Tuesday, October 12, 2010

Voigtlander Bessa R3A & 40mm, Black's 400 C41

A couple of photography students at Ryerson University whom I bumped into on the subway. They were on their way home from the photography fair held by the Photographic Historical Society of Canada, where they bought some funky old stuff. They managed to get their hands on some Polaroid gear, which they hope to match up to some new Fujifilm instant film since Polaroid is no longer making instant film. They also got their hands on some Kodak Kodachrome that expired back in 1956.

For those of you who are not familiar with Kodachrome, it is a slide film that you can just look at before having to invert them as is the case with negative film. It also requires a special process to develop, something that is not available in your local 1 hour lab in the drug store. Kodak announced in 2009 and they've stopped production of the film because of low demands. Most of the development labs have also shut down their Kodachrome processing facilities and the one and only lab that's still open in the whole world is located in Japan, due to shut down permanently at the end of 2010. Just another piece of photographic history that will soon be relegated to history.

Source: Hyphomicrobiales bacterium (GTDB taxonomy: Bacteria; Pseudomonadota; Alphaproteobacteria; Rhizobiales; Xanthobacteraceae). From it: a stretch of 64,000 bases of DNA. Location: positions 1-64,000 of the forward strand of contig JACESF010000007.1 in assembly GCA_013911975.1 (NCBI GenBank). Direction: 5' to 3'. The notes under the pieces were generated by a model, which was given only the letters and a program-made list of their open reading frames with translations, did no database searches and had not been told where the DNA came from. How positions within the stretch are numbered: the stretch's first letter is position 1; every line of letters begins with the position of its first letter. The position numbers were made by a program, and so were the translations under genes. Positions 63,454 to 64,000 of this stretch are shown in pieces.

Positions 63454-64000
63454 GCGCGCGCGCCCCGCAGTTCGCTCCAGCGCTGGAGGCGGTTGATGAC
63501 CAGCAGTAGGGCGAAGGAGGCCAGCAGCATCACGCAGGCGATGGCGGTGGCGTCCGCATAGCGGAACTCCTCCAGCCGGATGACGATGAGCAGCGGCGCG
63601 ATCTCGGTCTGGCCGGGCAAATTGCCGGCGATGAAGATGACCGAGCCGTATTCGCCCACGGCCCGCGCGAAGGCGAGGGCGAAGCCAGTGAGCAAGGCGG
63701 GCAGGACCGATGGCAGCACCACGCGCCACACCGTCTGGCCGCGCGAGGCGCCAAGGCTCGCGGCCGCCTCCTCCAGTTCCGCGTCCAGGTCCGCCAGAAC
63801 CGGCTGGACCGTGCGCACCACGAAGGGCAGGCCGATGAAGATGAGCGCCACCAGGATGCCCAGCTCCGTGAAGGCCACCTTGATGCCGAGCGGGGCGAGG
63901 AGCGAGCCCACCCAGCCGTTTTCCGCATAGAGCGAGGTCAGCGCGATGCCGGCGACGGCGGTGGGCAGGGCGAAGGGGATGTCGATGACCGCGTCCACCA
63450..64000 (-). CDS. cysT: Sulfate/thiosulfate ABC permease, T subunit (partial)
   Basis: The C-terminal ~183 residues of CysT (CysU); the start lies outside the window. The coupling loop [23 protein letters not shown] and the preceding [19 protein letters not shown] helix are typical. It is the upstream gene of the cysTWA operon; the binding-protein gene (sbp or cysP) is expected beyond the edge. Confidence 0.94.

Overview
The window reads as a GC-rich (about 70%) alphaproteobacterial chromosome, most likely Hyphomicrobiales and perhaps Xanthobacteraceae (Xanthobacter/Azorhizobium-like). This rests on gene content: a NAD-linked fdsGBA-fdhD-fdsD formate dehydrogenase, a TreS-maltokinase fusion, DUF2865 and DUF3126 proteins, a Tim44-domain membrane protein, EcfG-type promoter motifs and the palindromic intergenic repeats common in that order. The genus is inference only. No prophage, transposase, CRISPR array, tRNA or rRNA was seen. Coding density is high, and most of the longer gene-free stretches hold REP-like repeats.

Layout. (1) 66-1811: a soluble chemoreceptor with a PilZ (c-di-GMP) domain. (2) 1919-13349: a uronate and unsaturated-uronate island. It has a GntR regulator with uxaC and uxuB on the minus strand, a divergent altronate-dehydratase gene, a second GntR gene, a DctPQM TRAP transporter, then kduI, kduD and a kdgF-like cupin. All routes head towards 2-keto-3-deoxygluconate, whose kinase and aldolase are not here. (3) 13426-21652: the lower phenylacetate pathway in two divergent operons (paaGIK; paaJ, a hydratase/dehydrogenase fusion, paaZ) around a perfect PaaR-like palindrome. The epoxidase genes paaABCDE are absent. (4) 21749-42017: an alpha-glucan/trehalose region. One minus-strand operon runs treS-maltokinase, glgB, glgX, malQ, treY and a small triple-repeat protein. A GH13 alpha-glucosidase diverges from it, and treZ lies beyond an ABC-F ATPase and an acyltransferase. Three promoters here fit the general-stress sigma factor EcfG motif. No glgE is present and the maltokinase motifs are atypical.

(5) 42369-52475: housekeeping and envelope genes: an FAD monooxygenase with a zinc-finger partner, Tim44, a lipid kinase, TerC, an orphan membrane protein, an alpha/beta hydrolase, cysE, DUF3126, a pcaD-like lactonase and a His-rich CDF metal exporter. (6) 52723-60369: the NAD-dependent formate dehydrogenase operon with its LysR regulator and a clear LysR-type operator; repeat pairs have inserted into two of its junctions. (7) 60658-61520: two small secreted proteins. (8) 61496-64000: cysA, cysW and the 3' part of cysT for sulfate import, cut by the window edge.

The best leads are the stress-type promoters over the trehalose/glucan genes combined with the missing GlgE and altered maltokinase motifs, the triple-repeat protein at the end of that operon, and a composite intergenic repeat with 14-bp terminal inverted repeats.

Why is Kodachroms so special? It creates some of the most vibrant colours on film, something that involkes a sense of hostalgia amongst photographers and viewers alike. To get a sense of what I mean, visit: http://www.kodachromeproject.com, where Daniel Bayer is on a mission celebrate the goodness that is Kodachrome before the end of the year.

31 December 2010 will be a sad day indeed.

Voigtlander Bessa R3A & 40mm, Black's 400 C41

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